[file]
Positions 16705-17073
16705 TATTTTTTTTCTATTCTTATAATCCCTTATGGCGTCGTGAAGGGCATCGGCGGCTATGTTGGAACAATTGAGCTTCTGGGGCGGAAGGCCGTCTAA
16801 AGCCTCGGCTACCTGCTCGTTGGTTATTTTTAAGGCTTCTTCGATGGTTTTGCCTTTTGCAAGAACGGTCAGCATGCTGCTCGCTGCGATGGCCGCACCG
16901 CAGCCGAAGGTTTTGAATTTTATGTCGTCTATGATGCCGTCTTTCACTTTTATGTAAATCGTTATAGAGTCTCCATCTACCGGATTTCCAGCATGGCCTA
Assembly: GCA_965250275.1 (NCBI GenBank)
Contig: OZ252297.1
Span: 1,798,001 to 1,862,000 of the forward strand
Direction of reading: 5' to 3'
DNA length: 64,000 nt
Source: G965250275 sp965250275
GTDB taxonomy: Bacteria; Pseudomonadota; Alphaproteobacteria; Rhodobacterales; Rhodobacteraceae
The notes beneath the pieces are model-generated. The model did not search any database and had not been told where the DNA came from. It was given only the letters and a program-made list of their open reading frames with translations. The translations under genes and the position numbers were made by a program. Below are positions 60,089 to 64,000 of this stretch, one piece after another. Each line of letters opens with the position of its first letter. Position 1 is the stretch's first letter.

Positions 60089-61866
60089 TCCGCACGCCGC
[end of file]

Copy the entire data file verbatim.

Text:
Positions 16705-17073
16705 TATTTTTTTTCTATTCTTATAATCCCTTATGGCGTCGTGAAGGGCATCGGCGGCTATGTTGGAACAATTGAGCTTCTGGGGCGGAAGGCCGTCTAA
16801 AGCCTCGGCTACCTGCTCGTTGGTTATTTTTAAGGCTTCTTCGATGGTTTTGCCTTTTGCAAGAACGGTCAGCATGCTGCTCGCTGCGATGGCCGCACCG
16901 CAGCCGAAGGTTTTGAATTTTATGTCGTCTATGATGCCGTCTTTCACTTTTATGTAAATCGTTATAGAGTCTCCATCTACCGGATTTCCAGCATGGCCTA
Assembly: GCA_965250275.1 (NCBI GenBank)
Contig: OZ252297.1
Span: 1,798,001 to 1,862,000 of the forward strand
Direction of reading: 5' to 3'
DNA length: 64,000 nt
Source: G965250275 sp965250275
GTDB taxonomy: Bacteria; Pseudomonadota; Alphaproteobacteria; Rhodobacterales; Rhodobacteraceae
The notes beneath the pieces are model-generated. The model did not search any database and had not been told where the DNA came from. It was given only the letters and a program-made list of their open reading frames with translations. The translations under genes and the position numbers were made by a program. Below are positions 60,089 to 64,000 of this stretch, one piece after another. Each line of letters opens with the position of its first letter. Position 1 is the stretch's first letter.

Positions 60089-61866
60089 TCCGCACGCCGC